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To let him there a month, behind the gest'
to let or hinder himself. The commission is given to Polixenes, to whom she is speaking, to let or hinder her husband.
WARBURTON " I'll give him my licence of absence, so as to obstruct or retard his departure for a month," &c. To let him, however, may be used as many other reflective verbs are by Shakspeare, for to let or hinder himself: then the meaning will be, « I'll give him my permission to tarry for a month," &c. Dr. Warburton and the subse. quent editors read, I think, without necessity, I'll give you my commission, &c. MALONE.
1- behind the gest -] Mr. Theobald says: he can neither trace, nor understand the phrase, and therefore thinks it should be jujt: But the word gest is right, and signifies a stage or journey. In the time of royal progresses the king's stages, as we may see by the journals of them in the herald's office, were called his gets; from the old French word gifte, diversorium. WARBURTON.
In Strype's Memorials of Archbishop Cranmer, p. 283.— The archbishop entreats Cecil, “ to let him have the new resolved upon gests, from that time to the end, that he might from time to time know where the king was.” Again, in Friar Bacon and Friar Bungay, 1594:
• Caftile, and lovely Elinor with him,
“ Have in their gejts resolv'd for Oxford town.” Again, in The White Devil, or Vittoria Corombona, 1612 :
" Do, like the gests in the progress,
“ You know where you shall find me.” Steevens. Geffs, or rather gifts, from the Fr. gifte, (which signifies both a bed, and a lodging-place,) were the names of the houses or towns where the king or prince intended to lie every night during his PROGRESS. They were written in a scroll, and probably each of the royal attendants was furnished with a copy. MALONE.
3- yet, good-deed,] signifies indeed, in very deed, as ShakSpeare in another place expresses it. Good-deed is used in the fame sense by the Earl of Surry, Sir John Hayward, and Gascoigne.
Dr. Warburton would read-good heed,-meaning-take good heed. STBEVENS. The second folio readsgood heed, which, I believe, is right.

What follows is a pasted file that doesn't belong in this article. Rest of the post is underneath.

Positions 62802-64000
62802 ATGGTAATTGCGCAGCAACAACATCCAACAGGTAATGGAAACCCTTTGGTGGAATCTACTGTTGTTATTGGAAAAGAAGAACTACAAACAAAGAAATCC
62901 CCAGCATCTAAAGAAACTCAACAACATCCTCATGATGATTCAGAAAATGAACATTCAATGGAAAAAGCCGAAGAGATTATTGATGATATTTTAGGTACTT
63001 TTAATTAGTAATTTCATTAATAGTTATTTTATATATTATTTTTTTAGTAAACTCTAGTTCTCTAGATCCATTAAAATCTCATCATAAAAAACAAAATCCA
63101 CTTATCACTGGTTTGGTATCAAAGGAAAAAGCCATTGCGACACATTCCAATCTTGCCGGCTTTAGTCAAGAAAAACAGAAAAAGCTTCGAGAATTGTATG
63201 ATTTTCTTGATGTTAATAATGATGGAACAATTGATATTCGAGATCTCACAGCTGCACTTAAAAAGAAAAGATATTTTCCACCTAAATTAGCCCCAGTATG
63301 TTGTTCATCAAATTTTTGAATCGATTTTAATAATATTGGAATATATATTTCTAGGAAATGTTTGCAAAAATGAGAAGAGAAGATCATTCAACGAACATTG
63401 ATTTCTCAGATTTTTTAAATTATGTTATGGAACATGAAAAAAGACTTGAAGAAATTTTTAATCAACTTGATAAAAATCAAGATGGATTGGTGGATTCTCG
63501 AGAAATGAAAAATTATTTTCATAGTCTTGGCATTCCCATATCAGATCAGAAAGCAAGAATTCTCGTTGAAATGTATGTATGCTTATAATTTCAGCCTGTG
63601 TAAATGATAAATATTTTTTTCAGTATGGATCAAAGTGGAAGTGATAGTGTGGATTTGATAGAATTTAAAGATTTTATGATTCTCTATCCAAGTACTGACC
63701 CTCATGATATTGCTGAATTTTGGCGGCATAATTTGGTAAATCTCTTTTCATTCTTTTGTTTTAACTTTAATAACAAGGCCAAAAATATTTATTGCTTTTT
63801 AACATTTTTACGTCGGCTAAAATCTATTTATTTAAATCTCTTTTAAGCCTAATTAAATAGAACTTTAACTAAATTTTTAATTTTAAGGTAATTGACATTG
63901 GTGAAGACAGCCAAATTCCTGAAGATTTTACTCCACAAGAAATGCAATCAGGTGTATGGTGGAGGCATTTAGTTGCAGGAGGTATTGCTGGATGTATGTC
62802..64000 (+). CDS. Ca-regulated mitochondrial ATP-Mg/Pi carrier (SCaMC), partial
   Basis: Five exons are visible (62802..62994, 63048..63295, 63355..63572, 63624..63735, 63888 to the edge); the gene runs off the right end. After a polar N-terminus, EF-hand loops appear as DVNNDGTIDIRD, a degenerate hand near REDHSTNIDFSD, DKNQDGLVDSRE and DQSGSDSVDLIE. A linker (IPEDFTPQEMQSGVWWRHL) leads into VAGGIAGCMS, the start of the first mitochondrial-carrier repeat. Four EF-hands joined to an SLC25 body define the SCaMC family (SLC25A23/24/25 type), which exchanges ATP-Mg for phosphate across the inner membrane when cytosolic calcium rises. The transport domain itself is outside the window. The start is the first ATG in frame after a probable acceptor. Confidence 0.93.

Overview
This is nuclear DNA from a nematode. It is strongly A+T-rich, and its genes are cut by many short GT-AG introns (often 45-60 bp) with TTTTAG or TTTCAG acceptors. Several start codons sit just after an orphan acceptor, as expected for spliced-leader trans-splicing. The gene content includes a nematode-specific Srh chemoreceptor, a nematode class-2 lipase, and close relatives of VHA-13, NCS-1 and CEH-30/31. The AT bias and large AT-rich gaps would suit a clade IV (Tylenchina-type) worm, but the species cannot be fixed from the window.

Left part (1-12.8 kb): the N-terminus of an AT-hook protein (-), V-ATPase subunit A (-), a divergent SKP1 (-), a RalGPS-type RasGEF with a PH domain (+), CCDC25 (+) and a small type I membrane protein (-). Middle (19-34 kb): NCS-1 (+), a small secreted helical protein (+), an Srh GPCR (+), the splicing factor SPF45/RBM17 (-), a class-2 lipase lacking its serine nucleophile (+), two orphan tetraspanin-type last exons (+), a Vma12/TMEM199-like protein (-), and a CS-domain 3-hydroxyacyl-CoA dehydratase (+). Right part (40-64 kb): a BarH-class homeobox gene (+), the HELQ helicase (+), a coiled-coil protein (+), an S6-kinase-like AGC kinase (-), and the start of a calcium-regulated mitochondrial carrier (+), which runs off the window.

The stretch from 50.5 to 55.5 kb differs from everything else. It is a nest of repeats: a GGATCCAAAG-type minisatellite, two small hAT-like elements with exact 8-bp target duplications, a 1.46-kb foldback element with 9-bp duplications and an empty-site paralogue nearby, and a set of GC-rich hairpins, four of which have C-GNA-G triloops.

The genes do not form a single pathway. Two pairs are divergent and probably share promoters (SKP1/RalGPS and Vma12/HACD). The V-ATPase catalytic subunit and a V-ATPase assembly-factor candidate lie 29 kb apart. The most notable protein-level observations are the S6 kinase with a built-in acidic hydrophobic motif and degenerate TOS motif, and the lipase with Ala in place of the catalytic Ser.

I love thee not a jar o'the clock 4 behind
No, madam, Her. Nay, but you will?
I may not, verily. Her. Verily! You put me off with limber vows: But I, Though you would seek to unsphere the stars with
oaths, Should yet say, Sir, no going. Verily, You shall not go; a lady's verily is As potent as a lord's. Will you go yet? Force me to keep you as a prisoner, Not like a guest; so you shall pay your fees, When you depart, and save your thanks. How fay
you? My prisoner? or my guest? by your dread verily, One of them you shall be. Pol.
Your guest then, madam: To be your prisoner, should import offending ;
4 ajar o'the clock -] A jar is, I believe, a single repetition of the noise made by the pendulum of a clock; what children call the ticking of it. So, in K, Richard II: “ My thoughts are minutes, and with fighs they jar."
STEEVENS. A jar perhaps means a minute, for I do not suppose that the ancient clocks ticked or noticed the seconds, See Holinshed's Defcription of England, p. 241, Tollet.
To jar certainly means to tick; as in T. Heywood's Troia Bric tannica, cant. IV. ft. 107; edit. 1609. “ He hears no waking, clocke, nor watch to jarre.” Holt White.
So, in The Spanish Tragedy, 1601:4" the owle shrieking, the toades croaking, the minutes jerring, and the clocke striking twelve."
To jar certaiv. ft. 107. "HOLT W
Which is for me less easy to commit,
Not your gaoler then,
3 boys; You were pretty lordings' then. . Pol.
We were, fair queen, Two lads, that thought there was no more behind, But such a day to-morrow as to-day, And to be boy eternal. Her. Was not my lord the verier wag o’the two? Pol. We were as twinn'd lambs, that did frisk
i'the sun, And bleat the one at the other: what we chang'd, Was innocence for innocence; we knew not The doctrine of ill-doing, no, nor dream'd6 That'any did: Had we pursued that life, And our weak spirits ne'er been higher rear'd With stronger blood, we thould have answer'd